Tropical Fish Keeping - Aquarium fish care and resources

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-   -   Brazilian Pennywort leaves.. (http://www.tropicalfishkeeping.com/beginner-planted-aquarium/brazilian-pennywort-leaves-149913/)

smit3183 04-10-2013 10:07 AM

Brazilian Pennywort leaves..
 
Just bought quite a few bunches to float for my 55g and they've been in there 5-6 days. Is it normal for some of the original leaves to become brittle and fall off ? I am seeing plenty of new growth and the roots are starting to grow down from them.

JDM 04-10-2013 10:49 AM

1 Attachment(s)
Yes. It's not unusual for the stems to lose all their leaves and then grow out new ones altogether. I had a couple of sticks that I just let float and, as long as the stem stays green and healthy looking, it will grow back again.

I just started floating mine... actually it grew up and over and I can't keep it rooted now that there is so much floating growth pulling it up.

Different water parameters, lighting might do this but the lower part often doesn't have many leaves.

Here's a shot of mine, all still planted. You can see the leafless part and even one bare stem. That bare stem now has a small leaf at the top node started. Best propagation for these seems to be to just cut them off just above the lowest node and replant or flow that stem part.

Jeff.

MoneyMitch 04-10-2013 02:39 PM

just like to add that is it also common for most plants to lose some leafs, be it anubas ferns stems or whatever. a new environment will cause some leaf drop off. in any instance if your plant is losing leafs but has new growth it will be ok. some trasition faster then others though.

Rip 04-13-2013 11:47 PM

i have to thin out my floating pennywort every two weeks, otherwise it becomes so thick that the substrate plants don't receive enough light. originally i only purchased two bunches, and it's grown so much i've been able to add it to all 6 of my tanks. it's an awesome floating plant. and it's also a very good stem plant, if you choose to plant it in the substrate.

here's an above and a beneath view from one of my tanks...

http://www.tropicalfishkeeping.com/a...0bb68_full.jpg


http://www.tropicalfishkeeping.com/a...1a0c9_full.jpg

smit3183 04-14-2013 12:18 AM

Wow, what kind of lighting do you have? Really doubt my pennywort will ever look like that with the current lighting I have. My new leaves are much much much smaller. Looks like you use Co2 system, I know nothing about Co2 systems.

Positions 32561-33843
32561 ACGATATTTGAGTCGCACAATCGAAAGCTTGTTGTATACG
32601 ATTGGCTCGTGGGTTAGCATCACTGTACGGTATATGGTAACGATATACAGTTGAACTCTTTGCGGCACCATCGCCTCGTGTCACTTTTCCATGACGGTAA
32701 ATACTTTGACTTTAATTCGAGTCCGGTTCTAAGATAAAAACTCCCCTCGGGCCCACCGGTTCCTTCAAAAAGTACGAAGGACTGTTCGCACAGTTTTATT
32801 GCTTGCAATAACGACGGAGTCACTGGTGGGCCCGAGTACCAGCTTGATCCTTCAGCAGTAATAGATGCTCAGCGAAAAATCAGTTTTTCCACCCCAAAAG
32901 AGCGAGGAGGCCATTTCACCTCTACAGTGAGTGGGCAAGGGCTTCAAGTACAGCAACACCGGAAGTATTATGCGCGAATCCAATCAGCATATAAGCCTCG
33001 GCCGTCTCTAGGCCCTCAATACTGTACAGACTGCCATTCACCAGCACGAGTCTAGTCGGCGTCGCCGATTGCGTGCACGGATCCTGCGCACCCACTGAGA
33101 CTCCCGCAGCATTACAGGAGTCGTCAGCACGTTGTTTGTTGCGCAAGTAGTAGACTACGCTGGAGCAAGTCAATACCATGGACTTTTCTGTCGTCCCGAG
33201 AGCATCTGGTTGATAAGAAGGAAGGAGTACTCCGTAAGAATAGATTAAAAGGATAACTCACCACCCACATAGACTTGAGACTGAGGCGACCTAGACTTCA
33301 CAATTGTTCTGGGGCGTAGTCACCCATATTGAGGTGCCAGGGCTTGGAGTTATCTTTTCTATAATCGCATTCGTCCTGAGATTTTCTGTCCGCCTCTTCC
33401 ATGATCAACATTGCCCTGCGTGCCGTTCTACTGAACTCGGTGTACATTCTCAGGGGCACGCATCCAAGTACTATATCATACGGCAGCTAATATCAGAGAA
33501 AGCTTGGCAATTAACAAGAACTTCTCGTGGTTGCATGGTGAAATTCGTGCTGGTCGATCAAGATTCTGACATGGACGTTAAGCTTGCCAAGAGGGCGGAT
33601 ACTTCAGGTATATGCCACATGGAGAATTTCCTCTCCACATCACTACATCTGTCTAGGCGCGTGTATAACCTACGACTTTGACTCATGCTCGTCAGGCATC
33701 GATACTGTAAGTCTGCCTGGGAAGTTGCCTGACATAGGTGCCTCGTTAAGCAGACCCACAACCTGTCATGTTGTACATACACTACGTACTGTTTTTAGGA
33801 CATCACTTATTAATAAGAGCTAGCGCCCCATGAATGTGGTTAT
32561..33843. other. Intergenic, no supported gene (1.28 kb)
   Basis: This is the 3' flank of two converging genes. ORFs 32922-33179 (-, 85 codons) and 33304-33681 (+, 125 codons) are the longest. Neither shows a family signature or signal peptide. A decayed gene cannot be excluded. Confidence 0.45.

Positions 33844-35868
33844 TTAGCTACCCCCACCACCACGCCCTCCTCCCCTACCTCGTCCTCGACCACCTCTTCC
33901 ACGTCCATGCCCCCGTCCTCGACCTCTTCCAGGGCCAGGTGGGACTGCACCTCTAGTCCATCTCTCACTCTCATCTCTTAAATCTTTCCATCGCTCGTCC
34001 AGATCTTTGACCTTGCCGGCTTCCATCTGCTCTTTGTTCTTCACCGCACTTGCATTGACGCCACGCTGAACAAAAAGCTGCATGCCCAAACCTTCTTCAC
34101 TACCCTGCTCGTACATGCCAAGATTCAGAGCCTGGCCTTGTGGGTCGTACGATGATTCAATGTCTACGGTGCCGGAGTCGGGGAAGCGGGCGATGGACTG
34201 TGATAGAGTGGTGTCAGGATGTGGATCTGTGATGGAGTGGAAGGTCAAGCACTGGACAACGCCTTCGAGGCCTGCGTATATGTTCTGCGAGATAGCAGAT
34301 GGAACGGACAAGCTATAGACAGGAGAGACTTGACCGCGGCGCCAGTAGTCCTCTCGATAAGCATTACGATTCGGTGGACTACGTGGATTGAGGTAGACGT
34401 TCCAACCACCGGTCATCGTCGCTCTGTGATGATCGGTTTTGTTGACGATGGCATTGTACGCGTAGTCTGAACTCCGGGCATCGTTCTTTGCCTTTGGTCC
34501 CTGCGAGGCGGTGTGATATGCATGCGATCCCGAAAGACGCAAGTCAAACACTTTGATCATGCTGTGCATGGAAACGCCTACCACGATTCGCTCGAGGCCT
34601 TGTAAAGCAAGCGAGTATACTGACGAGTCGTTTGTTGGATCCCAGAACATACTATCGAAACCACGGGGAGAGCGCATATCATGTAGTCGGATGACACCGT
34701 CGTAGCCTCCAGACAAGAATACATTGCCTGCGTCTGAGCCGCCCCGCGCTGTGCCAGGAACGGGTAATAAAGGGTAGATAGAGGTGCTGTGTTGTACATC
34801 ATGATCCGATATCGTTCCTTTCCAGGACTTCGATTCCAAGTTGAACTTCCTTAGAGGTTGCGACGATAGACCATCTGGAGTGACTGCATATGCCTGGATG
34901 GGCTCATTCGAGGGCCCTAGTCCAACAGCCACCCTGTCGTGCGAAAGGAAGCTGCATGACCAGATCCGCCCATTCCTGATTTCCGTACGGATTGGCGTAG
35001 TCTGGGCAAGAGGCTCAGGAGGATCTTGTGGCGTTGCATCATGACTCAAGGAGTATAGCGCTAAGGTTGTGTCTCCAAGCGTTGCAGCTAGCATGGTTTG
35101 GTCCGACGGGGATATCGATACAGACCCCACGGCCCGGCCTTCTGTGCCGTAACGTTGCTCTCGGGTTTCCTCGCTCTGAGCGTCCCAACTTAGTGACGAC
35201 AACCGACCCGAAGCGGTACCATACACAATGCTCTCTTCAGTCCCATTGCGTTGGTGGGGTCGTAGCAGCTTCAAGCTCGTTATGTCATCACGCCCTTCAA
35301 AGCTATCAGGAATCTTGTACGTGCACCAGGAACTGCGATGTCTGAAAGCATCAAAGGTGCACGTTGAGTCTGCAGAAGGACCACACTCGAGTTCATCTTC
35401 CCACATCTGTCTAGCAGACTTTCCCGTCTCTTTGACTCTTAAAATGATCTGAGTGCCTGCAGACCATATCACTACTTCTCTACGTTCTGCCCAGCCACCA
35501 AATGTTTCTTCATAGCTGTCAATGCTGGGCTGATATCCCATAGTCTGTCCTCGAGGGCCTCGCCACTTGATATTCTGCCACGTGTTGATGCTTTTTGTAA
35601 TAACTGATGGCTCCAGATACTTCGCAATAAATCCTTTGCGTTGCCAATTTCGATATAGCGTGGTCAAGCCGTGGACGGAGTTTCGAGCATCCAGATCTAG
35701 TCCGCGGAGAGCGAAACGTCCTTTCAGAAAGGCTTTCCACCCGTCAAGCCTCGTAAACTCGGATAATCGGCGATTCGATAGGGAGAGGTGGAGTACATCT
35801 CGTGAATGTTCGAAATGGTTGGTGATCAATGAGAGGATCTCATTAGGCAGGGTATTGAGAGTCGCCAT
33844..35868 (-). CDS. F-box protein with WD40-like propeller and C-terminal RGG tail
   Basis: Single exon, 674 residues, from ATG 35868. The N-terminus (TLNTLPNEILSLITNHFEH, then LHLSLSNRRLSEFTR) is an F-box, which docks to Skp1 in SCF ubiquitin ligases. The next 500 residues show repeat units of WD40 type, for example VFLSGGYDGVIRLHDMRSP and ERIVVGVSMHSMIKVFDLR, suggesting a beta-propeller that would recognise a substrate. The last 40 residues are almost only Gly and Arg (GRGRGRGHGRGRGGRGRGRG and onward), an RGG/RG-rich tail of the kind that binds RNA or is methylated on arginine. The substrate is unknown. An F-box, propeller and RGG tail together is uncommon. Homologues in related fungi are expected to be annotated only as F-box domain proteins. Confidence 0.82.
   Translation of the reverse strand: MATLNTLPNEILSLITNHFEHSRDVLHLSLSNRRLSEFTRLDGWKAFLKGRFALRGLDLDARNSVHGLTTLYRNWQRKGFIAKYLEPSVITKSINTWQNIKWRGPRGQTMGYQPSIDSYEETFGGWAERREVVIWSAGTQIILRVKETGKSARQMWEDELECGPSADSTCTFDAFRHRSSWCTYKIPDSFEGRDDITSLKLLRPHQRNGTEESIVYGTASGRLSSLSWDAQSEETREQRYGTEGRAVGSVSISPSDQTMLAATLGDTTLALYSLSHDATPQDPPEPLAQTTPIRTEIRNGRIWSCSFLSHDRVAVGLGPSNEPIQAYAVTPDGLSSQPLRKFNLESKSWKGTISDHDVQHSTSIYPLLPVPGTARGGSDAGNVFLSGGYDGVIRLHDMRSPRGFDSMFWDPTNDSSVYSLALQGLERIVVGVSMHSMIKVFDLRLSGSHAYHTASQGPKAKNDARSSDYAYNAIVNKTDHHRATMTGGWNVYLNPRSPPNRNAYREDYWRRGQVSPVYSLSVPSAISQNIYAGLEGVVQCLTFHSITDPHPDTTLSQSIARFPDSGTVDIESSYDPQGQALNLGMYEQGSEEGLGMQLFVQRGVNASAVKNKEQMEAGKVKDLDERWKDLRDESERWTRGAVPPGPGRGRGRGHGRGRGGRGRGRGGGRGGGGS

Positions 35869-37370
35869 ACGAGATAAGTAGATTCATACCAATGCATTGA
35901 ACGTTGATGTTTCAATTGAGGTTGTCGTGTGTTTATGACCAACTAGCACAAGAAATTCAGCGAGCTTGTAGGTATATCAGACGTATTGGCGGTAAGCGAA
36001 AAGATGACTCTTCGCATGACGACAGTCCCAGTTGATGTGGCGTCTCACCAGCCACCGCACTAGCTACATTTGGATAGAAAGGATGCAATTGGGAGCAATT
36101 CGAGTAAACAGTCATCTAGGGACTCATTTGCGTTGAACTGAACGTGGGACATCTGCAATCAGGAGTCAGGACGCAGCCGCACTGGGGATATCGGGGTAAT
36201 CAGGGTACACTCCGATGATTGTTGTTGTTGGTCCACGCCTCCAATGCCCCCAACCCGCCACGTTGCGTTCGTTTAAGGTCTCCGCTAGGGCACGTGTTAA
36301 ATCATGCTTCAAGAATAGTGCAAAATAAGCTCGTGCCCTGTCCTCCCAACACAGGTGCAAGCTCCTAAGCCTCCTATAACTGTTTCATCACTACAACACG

Some of th e tips of my stems are melting also, what causes this?

JDM 04-14-2013 06:28 AM

Quote:

Originally Posted by smit3183 (Post 1747305)
Wow, what kind of lighting do you have? Really doubt my pennywort will ever look like that with the current lighting I have. My new leaves are much much much smaller. Looks like you use Co2 system, I know nothing about Co2 systems.

Some of th e tips of my stems are melting also, what causes this?

You don't need CO2 to have a prolific floating plant display as the light isn't as critical. The right spectrum of light is needed (although it may not be as critical either as long as it has some of the right spectrum) but not the intensity as the floating leaves are so close to it. They also get CO2 directly from the air which not only has a higher concentration, much higher than you can have in water, it is also the easiest for the emmersed leaves to absorb. The only caveat is that the floating plants probably don't release as much oxygen direectly into the water.

Jeff

Byron 04-14-2013 11:47 AM

It took my Brazilian Pennywort a few weeks to develop, and after a few months it was thick like Rip's and I was tossing out handfuls every week. Periodically it takes a downturn, probably a rest.

Byron.

smit3183 04-14-2013 12:24 PM

Quote:

Originally Posted by Byron (Post 1750193)
It took my Brazilian Pennywort a few weeks to develop, and after a few months it was thick like Rip's and I was tossing out handfuls every week. Periodically it takes a downturn, probably a rest.

Byron.

Did some of your ends of stems melt/turn to mush Byron. I'm seeing new growth just cautious because I'm going on limited light , one T8 daylight tube , hoping its not light deficient

JDM 04-14-2013 12:56 PM

If you cut it below the first node, that part will melt away up to the first healthy node... so as long as it is the "bottom" that is melting and you are seeing new growth at the top or along the stem, then all is probably fine.

Jeff.

smit3183 04-14-2013 01:01 PM

Yeah ,it's not the whole stem


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